To be serious, I agree with Erik T. Resolve the spells sequentially. While yes the first spell is sustained, the second spell is over the top of it.

Let's think of another situation. Say there's an aura of rightful authority, and then he's turned in to a frog. The aura is still there being sustained but the second spell overwhelms it. What authority can a frog have, and even if we say the spell could work, how does one obey "Griddup"?

If two spells cant work at the same time, I would generally rule the second spell overwhelms the first.

I sort of agree. I would think if the successful opposed roll was 5 or more (say 3 if the SG is running a kinder world), one could make the damage half of the lower roll, as it's not a tug of war. It's either a fast yoink (the technical olde english term*), target ripped from the enemies clutches, or a case of the Giant holding the grog hardly needing to exert themselves.

For a legit tug of war, I think the summation would be better. I accept that's brutal, however they've got a grog grabbed by a giant, so I think this is a world where death is a real risk. At any point some foe can roll 1, then 1, then 10 and kill, so AM there's always that death risk no matter how careful one is, however, a giant with a decent roll can 1 shot kill a character without a bunch of doubling.

*I'm sure there's linguistic experts on this forum, so, before I'm called out, it is not an olde english word, it's a joke.

Somehow opposed strength rolls do not capture the feeling I'm looking for with Ars Magica. The giant would use strength of course, but it would be nice if the magus used the power of their magic in opposition.

A consistent mechanic for the force of spells seems to be missing in Ars. I can imagine that each form has different levels of force if the art can effect the physical world. Terram spells would have more brute force/level than auram ones. Added to this could be the casting roll. Rolling higher than the level of the spell would allow a magus to exert more force if they want to (perhaps having to choose between using their casting roll for either penetration or increased force)?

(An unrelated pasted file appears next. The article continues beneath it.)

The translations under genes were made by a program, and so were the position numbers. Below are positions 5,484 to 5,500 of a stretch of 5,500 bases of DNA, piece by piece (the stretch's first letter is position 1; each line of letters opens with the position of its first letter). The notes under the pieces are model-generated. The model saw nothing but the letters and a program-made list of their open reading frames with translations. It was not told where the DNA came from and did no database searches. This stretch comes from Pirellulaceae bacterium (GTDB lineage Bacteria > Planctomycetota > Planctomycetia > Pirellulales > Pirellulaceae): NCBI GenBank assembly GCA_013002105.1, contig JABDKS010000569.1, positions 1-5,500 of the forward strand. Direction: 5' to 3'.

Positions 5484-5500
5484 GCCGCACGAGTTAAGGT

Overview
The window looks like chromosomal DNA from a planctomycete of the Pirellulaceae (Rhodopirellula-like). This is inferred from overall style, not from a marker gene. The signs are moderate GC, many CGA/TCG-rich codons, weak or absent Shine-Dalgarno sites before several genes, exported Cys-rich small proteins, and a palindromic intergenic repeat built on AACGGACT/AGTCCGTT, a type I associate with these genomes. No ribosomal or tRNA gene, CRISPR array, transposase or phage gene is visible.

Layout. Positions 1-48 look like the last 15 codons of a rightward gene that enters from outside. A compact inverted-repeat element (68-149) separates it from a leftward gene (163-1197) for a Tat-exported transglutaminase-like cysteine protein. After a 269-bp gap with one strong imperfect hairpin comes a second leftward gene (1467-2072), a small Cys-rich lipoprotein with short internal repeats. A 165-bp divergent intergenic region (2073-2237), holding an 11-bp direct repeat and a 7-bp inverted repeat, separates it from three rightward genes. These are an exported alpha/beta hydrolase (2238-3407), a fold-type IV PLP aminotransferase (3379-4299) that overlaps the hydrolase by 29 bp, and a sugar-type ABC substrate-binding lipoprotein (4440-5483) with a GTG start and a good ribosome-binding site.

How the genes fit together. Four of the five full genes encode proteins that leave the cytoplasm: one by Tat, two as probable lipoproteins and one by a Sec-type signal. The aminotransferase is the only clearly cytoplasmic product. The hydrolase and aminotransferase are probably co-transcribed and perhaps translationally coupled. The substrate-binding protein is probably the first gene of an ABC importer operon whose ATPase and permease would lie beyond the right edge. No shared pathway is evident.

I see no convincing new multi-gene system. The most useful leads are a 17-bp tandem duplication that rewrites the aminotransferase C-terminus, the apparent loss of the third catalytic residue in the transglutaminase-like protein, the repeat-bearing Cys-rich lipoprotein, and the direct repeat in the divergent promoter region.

Food for thought anyway.

I'd be wary of that, because increasing the power or effects of the spell (including increases in strength for moving objects) would fall under the purview of Wizard's Boost. For another similar examples, if you want to raise the damage that a projectile will cause you don't raise the casting total, you raise the spell level.

I think you could somehow try to use finesse to make the target slip by the giant's grasp (even avoiding some or all of the damage), if the spell was originally designed to allow for fine control of the target's movement (and in that case I think the opposed roll of the giant would be quickness). Outside of that, the baseline (with eventual increases in magnitude) defines the total strength that an object can exert.

What would that be, exactly? From your initial question, it seems to be a straightforward case of opposed strength rolls between the spell and whatever is resisting it.

In the subject of related questions: assuming that the giant has MR, do you need to penetrate to affect the grog? I would go with yes (since you'd also need to penetrate to affect the giant's clothes, or a club he is holding).

If the only MR that counts is the grappler as the grappled counts as an object, it means a magi once grappled by someone or something with no MR has their MR removed. I think a living object must always maintain their own personal MR.

That's why I said a grog. If targeting a grappled magus, yes, I understand that you would have to penetrate both the giant's MR and the magus Parma.